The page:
“The men travelling with Saul stood there speechless; they heard the sound but did not see anyone. Saul got up from the ground, but when he opened his eyes he could see nothing. So they led him by the hand into Damascus.  For three days he was blind, and did not eat or drink anything. In Damascus there was a disciple named Ananias. The Lord called to him in a vision, “Ananias!”
“Yes, Lord,” he answered. The Lord told him, “Go to the house of Judas on Straight Street and ask for a man from Tarsus named Saul, for he is praying. In a vision he has seen a man named Ananias come and place his hands on him to restore his sight.” “Lord,” Ananias answered, “I have heard many reports about this man and all the harm he has done to your holy people in Jerusalem. And he has come here with authority from the chief priests to arrest all who call on your name.”

Jesus calls us beyond ourselves even to go to dangerous people who we fear. He stretches us, doesn't He? Stretch is the norm. When last were you stretched because of your belief?

“But the Lord said to Ananias, “Go! This man is my chosen instrument to proclaim my name to the Gentiles and their kings and to the people of Israel.  I will show him how much he must suffer for my name.”
Then Ananias went to the house and entered it. Placing his hands on Saul, he said, “Brother Saul, the Lord—Jesus, who appeared to you on the road as you were coming here—has sent me so that you may see again and be filled with the Holy Spirit.” Immediately, something like scales fell from Saul’s eyes, and he could see again. He got up and was baptized, and after taking some food, he regained his strength.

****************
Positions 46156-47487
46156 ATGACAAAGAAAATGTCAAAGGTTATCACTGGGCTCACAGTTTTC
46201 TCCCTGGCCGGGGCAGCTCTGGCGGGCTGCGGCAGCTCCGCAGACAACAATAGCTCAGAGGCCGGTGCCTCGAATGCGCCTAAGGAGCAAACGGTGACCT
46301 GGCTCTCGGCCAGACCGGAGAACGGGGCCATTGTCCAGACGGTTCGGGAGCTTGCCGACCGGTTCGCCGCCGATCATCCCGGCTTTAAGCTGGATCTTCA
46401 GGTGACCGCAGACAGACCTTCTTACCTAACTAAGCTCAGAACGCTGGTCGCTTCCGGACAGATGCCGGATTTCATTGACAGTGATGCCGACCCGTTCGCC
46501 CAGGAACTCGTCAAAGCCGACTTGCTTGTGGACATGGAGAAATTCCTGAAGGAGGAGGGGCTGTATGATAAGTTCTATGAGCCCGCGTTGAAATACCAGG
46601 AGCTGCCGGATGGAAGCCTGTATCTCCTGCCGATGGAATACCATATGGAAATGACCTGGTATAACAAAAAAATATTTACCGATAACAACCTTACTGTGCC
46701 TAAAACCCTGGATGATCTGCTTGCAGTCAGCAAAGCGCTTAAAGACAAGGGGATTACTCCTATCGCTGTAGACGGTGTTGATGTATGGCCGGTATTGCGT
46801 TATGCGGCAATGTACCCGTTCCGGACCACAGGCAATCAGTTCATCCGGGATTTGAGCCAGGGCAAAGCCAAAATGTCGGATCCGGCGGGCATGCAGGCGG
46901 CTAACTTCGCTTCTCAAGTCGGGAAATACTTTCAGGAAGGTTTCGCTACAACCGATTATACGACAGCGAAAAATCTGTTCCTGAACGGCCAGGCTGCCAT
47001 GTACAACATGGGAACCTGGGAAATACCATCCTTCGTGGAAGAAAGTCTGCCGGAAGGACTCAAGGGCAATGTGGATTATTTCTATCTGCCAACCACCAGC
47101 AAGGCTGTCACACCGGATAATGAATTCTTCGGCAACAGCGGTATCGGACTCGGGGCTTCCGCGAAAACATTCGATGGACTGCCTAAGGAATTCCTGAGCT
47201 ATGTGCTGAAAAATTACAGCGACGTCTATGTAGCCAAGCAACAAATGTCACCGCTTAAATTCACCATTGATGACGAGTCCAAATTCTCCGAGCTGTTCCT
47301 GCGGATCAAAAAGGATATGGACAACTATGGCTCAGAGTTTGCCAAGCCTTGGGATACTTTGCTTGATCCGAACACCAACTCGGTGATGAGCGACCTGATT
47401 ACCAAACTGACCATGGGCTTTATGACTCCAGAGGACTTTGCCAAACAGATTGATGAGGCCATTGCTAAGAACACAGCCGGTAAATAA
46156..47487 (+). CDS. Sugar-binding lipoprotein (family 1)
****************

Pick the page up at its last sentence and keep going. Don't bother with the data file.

Saul spent several days with the disciples in Damascus. At once he began to preach in the synagogues that Jesus is the Son of God.”

Saul changes his mind about something that he has felt very strongly about. He believed he was doing God's will as he persecuted Christians.....but he was wrong. How easy do you find it to admit you were wrong? From fighting against the Way (vs 2) in synagogues, Saul is now fighting for the Way in synagogues.

This is the true meaning of repentance – it means to change direction, to turn from our old way to God’s new way. Yes, it has something to do with sin, but it has far more to do with lifestyle - which leads us to our final reading.